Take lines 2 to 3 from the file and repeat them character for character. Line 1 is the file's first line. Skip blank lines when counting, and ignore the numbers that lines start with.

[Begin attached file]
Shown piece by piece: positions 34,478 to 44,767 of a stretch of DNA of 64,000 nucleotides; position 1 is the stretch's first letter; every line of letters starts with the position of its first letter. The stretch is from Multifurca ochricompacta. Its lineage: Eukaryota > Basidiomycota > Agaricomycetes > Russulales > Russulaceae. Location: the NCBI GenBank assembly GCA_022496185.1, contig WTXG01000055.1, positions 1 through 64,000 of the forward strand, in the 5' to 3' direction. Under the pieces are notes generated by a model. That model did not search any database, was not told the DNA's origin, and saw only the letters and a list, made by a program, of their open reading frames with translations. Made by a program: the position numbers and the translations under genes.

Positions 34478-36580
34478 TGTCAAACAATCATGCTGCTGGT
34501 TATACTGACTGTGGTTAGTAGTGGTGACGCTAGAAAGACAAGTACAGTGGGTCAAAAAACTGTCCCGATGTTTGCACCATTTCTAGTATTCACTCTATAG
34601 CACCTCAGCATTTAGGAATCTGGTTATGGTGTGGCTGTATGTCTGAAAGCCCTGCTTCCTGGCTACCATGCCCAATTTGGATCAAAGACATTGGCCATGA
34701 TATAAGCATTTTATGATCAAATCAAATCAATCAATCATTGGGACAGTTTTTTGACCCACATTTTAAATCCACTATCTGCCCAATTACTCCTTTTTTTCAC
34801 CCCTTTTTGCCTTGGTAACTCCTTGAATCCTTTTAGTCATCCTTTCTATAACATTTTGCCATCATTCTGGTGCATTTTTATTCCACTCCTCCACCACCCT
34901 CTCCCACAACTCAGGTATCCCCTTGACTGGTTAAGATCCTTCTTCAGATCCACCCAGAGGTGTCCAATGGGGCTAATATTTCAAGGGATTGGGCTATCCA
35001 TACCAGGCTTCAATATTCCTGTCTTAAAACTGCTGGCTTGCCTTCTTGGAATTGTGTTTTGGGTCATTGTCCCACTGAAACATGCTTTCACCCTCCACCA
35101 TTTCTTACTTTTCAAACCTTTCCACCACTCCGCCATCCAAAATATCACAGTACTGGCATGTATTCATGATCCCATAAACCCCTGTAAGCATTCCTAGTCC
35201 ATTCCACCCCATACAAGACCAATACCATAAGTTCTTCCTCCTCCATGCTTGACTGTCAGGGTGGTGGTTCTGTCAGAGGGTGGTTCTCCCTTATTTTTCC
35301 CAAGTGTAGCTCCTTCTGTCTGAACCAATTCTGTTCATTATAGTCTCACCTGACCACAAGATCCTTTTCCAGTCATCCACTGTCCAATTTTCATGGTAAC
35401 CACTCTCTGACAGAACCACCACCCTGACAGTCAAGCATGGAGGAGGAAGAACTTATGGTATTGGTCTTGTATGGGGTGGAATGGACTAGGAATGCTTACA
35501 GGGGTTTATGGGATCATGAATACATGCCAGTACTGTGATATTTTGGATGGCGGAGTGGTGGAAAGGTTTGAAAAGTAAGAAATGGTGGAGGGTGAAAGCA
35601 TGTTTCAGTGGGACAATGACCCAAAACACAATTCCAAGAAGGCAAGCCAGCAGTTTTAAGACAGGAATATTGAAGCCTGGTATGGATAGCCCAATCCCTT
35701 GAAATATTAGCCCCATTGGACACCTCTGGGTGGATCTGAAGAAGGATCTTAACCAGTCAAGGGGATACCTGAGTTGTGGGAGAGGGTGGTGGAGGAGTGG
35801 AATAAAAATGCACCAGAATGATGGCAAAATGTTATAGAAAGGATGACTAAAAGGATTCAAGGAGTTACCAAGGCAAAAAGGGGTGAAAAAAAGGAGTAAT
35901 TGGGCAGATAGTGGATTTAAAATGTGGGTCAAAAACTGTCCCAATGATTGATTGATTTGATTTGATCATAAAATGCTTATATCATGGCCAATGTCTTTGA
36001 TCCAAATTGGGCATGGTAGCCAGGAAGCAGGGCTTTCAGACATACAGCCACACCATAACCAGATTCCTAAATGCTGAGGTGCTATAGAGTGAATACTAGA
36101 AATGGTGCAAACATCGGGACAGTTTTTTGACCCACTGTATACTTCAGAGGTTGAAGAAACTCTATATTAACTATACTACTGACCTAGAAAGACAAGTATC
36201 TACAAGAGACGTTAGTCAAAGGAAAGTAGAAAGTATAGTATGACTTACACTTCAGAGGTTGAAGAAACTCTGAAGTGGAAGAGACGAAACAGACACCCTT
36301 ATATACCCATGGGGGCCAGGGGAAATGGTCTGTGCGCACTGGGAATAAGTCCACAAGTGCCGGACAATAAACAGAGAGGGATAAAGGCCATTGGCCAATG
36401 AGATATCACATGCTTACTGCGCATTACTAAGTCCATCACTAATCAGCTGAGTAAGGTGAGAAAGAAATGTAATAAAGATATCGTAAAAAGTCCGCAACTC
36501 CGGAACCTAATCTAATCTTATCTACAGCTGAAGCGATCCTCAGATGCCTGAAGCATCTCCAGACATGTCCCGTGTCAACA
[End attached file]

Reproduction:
Positions 34478-36580
34478 TGTCAAACAATCATGCTGCTGGT